By Captain Mel Berman
Not a knock on most serious anglers, but it is almost a mantra of fishing to pursue only the ‘preferred’ species — snook, tarpon reds, etc. Yet, I willingly confess to being just a pedestrian kind of guy – one who not only loves hooking monster linesiders and brawny redfish, but also anything in Mother Nature’s cauldron of species that has the inclination to strike a bait and give me a good pull. I recall a trip I had with top guide Mike Talkington and the Tampa Tribune’s Frank Sargeant.
Capt. Mike set us up on one of his choice spots, a quiet mangrove island that harbored some of lower Tampa Bay’s larger snook.
For several minutes Mike peppered the waters with crunched live greenies. No sign of any hungry takers. Aimlessly casting at the bushes, Frank and I had several minutes of what many cynically call “good casting practice.”
Meanwhile, off in the distance — just a couple hundred yards from our anchored vessel – a huge turbulence caught my eye. Birds diving terrorized bait fish jumping out of the water and all signs hungry, marauding fish.
Oh how I would have loved it if we dropped everything and cruised over to where the frothy, turbulent waters were. “It’s just a bunch jacks,” dismissed Capt. Mike, “We’ll eventually get these snook to bite.” He was right. A few hours later – at another spot – we did get some brisk linesider action. But, it sure would have been a nice ‘confidence builder’ to go over and play with that school of plundering fish.
I still recall a trip with the late “Canoeman” aka Merrill Chandler. We fished with one of Ft. Myers premier fishing guides, Capt. Paul Hobby. Heading north to snook fish the Phosphate Docks in Charlotte Harbor our skipper spotted a huge area of roiled up water. Birds were diving, and terrified baitfish were showering across the surface.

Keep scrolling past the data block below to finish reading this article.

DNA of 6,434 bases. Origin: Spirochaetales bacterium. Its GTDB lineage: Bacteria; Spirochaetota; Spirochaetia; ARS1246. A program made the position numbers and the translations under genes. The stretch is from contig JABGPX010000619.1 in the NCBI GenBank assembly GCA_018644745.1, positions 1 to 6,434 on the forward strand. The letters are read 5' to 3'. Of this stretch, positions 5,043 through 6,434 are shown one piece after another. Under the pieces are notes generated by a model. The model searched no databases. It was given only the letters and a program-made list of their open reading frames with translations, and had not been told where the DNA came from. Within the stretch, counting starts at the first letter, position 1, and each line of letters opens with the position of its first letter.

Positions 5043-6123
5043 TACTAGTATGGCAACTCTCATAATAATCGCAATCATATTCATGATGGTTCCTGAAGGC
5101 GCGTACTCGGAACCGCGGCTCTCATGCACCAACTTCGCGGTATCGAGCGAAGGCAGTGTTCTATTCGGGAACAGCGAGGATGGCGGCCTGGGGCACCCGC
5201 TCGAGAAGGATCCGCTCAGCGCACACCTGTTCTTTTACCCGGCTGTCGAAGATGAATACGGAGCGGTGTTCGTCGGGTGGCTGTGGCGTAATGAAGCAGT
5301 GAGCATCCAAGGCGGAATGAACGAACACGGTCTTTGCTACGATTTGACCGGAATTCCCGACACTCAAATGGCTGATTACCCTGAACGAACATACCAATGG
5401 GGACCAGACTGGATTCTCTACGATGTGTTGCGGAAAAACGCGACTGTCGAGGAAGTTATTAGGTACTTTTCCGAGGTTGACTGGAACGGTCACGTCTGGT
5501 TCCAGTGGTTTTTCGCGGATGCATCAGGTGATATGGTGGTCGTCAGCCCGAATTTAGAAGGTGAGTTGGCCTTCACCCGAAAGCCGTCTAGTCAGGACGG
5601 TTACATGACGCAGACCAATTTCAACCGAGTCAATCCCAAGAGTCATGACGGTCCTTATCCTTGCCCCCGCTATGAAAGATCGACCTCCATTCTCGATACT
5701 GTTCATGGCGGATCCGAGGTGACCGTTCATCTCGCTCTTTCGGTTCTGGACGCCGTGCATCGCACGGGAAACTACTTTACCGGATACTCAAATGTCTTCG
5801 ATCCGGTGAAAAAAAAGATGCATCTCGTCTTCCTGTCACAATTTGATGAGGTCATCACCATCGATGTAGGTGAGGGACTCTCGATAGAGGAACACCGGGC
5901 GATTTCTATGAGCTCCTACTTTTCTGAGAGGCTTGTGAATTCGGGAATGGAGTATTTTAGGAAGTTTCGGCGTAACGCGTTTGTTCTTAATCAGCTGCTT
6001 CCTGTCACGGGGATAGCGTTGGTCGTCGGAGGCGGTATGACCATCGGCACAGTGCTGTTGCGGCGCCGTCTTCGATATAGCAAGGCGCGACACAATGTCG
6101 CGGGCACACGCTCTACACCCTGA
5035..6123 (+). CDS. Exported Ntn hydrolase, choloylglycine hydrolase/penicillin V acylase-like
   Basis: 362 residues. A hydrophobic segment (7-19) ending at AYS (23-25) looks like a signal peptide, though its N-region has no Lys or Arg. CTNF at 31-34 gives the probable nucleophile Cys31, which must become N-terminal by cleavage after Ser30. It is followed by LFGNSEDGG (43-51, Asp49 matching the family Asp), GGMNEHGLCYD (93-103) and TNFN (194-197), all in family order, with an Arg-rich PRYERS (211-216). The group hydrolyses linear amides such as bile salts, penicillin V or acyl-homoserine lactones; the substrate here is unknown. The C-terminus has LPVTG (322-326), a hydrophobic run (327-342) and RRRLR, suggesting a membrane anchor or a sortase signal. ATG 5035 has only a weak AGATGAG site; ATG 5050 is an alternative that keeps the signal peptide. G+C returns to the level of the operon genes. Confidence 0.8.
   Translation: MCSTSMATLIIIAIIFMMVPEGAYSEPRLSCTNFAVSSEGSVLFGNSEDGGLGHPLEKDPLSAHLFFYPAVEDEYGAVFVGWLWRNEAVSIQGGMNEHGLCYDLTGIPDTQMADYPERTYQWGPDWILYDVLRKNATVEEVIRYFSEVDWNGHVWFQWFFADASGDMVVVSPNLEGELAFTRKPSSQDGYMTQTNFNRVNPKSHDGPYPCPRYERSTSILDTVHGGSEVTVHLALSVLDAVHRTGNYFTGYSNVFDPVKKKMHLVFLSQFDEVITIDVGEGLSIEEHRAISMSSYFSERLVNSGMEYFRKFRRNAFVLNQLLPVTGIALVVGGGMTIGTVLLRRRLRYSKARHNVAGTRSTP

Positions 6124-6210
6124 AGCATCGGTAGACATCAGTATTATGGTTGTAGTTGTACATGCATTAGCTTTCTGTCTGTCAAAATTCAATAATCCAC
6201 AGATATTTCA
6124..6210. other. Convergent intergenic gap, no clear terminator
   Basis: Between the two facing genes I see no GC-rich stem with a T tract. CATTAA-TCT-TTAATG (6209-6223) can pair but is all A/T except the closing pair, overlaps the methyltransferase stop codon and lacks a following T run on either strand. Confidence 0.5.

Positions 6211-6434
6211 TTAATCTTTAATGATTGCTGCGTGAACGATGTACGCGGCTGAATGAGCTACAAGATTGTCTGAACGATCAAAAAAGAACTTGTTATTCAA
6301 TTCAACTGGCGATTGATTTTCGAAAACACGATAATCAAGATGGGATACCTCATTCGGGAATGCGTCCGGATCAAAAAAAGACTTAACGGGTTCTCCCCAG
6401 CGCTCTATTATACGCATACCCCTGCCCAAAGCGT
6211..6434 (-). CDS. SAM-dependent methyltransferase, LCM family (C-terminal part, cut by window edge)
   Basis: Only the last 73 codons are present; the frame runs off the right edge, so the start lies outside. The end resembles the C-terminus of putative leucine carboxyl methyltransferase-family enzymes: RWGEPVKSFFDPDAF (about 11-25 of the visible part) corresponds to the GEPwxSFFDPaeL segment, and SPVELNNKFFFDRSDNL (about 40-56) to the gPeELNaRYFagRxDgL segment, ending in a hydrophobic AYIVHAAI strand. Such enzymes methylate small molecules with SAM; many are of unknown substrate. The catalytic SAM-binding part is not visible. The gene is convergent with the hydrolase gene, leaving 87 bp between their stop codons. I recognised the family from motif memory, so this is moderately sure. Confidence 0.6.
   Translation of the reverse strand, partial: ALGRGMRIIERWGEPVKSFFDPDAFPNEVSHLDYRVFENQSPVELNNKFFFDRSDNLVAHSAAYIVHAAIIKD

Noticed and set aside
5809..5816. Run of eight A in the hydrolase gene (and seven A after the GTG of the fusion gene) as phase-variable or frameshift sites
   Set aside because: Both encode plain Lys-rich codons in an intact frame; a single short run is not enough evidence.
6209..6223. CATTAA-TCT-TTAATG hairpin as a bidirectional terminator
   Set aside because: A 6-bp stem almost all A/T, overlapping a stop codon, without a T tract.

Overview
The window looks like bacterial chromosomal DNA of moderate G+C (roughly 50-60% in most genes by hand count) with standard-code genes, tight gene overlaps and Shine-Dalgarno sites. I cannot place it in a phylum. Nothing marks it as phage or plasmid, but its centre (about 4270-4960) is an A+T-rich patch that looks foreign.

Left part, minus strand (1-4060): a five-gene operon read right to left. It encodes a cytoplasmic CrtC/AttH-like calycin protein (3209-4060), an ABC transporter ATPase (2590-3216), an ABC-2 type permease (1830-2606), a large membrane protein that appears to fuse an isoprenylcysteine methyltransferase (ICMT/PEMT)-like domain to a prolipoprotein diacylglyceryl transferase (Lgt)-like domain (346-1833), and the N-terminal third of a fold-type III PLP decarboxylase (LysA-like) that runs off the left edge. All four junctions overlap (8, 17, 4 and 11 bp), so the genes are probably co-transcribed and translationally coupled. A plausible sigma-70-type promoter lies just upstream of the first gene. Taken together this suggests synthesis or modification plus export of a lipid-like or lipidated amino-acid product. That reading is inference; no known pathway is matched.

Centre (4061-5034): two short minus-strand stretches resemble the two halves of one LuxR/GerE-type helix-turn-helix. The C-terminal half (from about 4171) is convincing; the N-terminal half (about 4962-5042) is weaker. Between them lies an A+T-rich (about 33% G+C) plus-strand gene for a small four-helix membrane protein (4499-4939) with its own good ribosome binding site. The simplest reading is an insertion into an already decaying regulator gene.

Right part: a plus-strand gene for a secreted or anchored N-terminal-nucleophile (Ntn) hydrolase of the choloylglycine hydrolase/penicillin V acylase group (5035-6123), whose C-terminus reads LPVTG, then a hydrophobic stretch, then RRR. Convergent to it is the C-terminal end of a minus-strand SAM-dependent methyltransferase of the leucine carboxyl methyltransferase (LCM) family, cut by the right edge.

“Looks like a big school of ladyfish,” announced Capt. Paul. “I think we ought to stop and play with them.” Now that’s my kind of guide. I tossed out a Love Lures jig head rigged Love’s Lures Slugger, and Merrill and Capt. Paul threw D.O.A TerrorEyz into boiling waters.
Soon as our baits landed, huge ladyfish grabbed them and jumped 3-feet out of the water. Then, tenaciously running and pulling, these close cousins to tarpon finally relented and were brought boatside. Using our handy fish-dehooking device, we safely released the brawling critters unharmed. We tossed again and again, getting enthusiastic pulls on each and every cast. Over a period of at least 30 minutes, all aboard had a blast catching and releasing these frisky fighters. But our greatest fun was yet to come.
Moving on to our final destination, the old Phosphate Docks, we set up on a spot where Capt. Paul told us, “we hooked some monster snook here just a few days ago.”
Tossing jigs and Terrorize lures under the complex structure, a few massive linesiders took our baits, but immediately cut us off in the forest of pilings. Then, at the other end of the decrepit dock, there was so much splishing and splashing going on, we had to investigate.
As Capt. Paul repositioned his vessel, we could readily see the cause of all that commotion. There before us were literally thousands of huge 5-pound-plus jack cravalle tearing up the waters with such ferocity they were actually creating a foam on the surface.
Needless to say, we tangled with these unrelenting fishy pullers until our arms couldn’t take it anymore. All were carefully and safely flipped off and released unharmed.
In the fray of the battle, we hooked and got broken off by some monster snook, and Merrill even caught an outsized pompano. You talk about having fun – this was a blast!
Now, I too love catching the “in” fish, like snook and reds, but I’ll tell you what, we had a ball tangling with those brawny brawlers around the phosphate docks. It doesn’t take much to make me a happy angler — just give me a good fishy pull back!